By Kundai Marunya
Physically impaired students from various institutions in the country left their audience awestruck at the second annual Special Schools Festival at the Harare Gardens.
The festival, on Saturday 22 June, saw physically impaired people performing different forms of art including music, poetry and dance.
The main highlight of the festival was when Mutendi Resource Unit for the Blind, a wing of Zion Christian Church (ZCC), staged an ecstatic showcase. Their energetic dance moves drew whistles and ovation from the crowd. The crux of their show was a performance of NdireNdire, an early hit of the ZCC Mbungwe Stars.
The song saw the audience on their feet singing and dancing. They had to sing the song again after a special request from the Master of Ceremony, Felex Mafumhe Mutasa, himself well known as Dapi from the local drummer series Tiriparwendo.
All the way from Masvingo, Copota School of the Blind delivered a great marimba performance. They jammed to a popular Christian hymn When the Saints Go Marching In before taking on the late Andy Brown’s Kutapira, driving the crowd wild.
Award-winning group Soulborne, followed on stage. They performed three songs, among them the 2009 NAMA award video of the year Let’s Party.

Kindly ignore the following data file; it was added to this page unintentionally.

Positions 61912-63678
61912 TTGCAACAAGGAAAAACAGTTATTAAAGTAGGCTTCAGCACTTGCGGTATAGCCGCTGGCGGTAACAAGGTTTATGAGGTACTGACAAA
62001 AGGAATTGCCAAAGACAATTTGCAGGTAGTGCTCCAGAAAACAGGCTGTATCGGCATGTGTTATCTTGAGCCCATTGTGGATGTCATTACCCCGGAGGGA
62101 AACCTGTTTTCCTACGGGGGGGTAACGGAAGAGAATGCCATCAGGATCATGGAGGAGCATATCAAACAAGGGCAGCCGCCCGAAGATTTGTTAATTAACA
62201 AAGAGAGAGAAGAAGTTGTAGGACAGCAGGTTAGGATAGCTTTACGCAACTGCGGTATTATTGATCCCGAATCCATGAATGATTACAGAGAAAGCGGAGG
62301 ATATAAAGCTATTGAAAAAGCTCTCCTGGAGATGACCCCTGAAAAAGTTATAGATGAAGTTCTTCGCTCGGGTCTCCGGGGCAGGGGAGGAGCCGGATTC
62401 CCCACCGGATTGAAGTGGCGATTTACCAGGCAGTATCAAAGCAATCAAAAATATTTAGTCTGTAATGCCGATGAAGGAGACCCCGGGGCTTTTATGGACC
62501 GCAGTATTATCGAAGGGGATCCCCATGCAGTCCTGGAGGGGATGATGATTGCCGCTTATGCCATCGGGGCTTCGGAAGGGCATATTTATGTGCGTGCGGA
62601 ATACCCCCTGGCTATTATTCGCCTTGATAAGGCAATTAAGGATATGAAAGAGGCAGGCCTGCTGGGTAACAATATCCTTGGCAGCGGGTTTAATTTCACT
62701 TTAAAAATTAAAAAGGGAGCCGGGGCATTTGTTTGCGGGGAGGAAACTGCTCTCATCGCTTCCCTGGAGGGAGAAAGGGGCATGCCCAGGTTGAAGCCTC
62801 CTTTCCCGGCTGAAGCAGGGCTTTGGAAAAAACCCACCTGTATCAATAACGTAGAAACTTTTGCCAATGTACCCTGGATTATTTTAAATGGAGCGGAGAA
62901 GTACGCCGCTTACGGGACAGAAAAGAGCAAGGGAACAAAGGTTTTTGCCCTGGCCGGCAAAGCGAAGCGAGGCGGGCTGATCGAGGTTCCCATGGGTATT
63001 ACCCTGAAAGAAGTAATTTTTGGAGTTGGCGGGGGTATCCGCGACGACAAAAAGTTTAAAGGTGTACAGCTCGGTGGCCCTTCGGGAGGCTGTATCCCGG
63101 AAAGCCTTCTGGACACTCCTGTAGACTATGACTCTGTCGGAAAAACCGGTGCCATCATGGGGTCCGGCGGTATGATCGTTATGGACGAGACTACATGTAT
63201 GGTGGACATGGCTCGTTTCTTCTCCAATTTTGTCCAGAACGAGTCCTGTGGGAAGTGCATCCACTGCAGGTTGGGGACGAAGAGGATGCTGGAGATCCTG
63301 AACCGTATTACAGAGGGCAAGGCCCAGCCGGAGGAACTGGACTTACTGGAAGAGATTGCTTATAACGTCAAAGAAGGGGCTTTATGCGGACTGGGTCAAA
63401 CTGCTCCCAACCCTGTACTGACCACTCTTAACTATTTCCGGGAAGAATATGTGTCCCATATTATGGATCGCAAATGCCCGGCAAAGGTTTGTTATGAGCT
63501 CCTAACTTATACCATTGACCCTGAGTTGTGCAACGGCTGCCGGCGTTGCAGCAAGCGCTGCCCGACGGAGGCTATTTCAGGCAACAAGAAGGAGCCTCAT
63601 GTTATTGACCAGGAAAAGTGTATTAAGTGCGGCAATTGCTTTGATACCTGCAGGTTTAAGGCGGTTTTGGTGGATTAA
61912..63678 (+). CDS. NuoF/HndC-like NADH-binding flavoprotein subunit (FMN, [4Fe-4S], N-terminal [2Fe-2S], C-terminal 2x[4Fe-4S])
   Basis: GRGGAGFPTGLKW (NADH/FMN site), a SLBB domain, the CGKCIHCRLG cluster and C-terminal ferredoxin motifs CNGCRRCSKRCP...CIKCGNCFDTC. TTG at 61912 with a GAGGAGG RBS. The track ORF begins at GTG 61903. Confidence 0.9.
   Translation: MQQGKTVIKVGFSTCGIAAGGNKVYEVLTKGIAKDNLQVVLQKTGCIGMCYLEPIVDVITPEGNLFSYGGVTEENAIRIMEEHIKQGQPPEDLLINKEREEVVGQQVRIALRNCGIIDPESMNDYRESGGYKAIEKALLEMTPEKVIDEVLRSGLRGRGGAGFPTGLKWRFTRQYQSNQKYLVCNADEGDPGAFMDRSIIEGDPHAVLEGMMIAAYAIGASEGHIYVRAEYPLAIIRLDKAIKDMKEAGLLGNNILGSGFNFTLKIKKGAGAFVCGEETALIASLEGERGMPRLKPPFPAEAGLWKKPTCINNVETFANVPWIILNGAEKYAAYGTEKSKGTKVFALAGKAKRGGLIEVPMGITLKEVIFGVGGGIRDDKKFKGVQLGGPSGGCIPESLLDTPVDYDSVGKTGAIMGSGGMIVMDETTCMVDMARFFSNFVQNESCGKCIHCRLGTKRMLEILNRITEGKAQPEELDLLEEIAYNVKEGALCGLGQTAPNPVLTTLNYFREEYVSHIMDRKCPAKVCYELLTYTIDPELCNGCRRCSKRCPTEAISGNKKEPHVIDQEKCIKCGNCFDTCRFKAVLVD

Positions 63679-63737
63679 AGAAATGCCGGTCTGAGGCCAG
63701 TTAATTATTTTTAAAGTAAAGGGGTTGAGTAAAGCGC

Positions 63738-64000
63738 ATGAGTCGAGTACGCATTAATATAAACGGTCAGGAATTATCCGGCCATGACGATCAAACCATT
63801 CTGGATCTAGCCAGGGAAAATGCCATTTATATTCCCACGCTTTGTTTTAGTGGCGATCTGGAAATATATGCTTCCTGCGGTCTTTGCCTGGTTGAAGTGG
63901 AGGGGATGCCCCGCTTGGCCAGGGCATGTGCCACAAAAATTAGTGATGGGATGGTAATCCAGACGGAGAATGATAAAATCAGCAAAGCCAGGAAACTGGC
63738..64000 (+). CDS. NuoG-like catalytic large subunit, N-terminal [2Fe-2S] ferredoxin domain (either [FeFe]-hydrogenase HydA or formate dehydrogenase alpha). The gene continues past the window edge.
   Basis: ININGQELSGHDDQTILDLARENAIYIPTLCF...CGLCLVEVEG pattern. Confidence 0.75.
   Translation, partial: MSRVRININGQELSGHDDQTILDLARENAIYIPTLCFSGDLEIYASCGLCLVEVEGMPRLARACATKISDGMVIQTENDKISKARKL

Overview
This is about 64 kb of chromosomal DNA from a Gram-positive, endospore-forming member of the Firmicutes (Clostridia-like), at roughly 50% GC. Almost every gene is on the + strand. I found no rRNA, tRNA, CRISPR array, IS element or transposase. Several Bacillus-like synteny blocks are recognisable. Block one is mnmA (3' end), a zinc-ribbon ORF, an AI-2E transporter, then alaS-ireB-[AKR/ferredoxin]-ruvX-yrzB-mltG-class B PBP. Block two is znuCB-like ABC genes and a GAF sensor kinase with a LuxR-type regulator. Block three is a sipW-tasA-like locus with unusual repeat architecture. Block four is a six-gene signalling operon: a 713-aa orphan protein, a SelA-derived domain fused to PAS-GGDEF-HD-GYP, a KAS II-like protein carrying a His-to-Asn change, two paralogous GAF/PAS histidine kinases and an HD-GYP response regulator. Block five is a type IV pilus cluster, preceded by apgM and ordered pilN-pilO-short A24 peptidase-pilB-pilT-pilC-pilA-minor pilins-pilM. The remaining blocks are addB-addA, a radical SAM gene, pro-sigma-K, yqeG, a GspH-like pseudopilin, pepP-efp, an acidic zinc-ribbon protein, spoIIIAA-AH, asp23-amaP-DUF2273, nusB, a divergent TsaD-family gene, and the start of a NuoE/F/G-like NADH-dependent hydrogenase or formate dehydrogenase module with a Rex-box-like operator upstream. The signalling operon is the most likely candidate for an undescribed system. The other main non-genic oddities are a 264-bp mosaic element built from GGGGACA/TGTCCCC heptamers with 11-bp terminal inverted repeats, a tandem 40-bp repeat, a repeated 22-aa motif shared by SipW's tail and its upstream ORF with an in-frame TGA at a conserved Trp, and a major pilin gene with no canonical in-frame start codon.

A member of the group, Bright Kadenga told Harare News that “parents should take pride in supporting their children and send them to special schools where their talents can be nurtured at a tender age. Art can earn one a living and we are a case in point having toured many countries including South Africa, Namibia and Nigeria.”
Jairos Jiri Marimba Group was also among the top performers, with a fusion of marimba, drums and dance. They played various songs including Jah Prayzha’s early hit GochiGochi.
Murehwa Voices came on stage with poetry outlining the importance of education for the disabled.
Most of the performers relied on their patrons to interpret their words from sign language for the audience.
Off the main stage, participants exhibited many art pieces: with beaded hand-made jewelry from Munashe Special School in Greencroft, sculpture work from Emerald Hill School for the Deaf, while Leonard Cheshire Disability Centre in Kambuzuma had a wide range of products including wood carving, tailor made clothes, bedcovers and curtains.
A former student of Danhiko, Nompilo Nkomo was one of the most noted individuals showcasing at the festival. She gave live demonstrations of painting using her feet, holding the brush with her toes.
Event organiser Trust Mutekwa, well known in poetry circles as Ticha Muzavazi, was pleased at the event’s resounding success.
“An individual talent can find light and space to do great things. Once that stagnant water is stirred in the right direction, barriers of societal expectations can be broken,” he said.
Culture Fund Zimbabwe, CBZ Bank and celebrated mbira songstress Hope Masike sponsored the festival. Participating institutions included Murehwa Resource Unit for the Blind (Murehwa), Copota School for the Blind (Masvingo), Mutendi Resource Unit for the Blind (Masvingo), Jairos Jiri (Kadoma), Rubatsiro Special School (Kadoma) and Sibantubanye Special School (Bulawayo).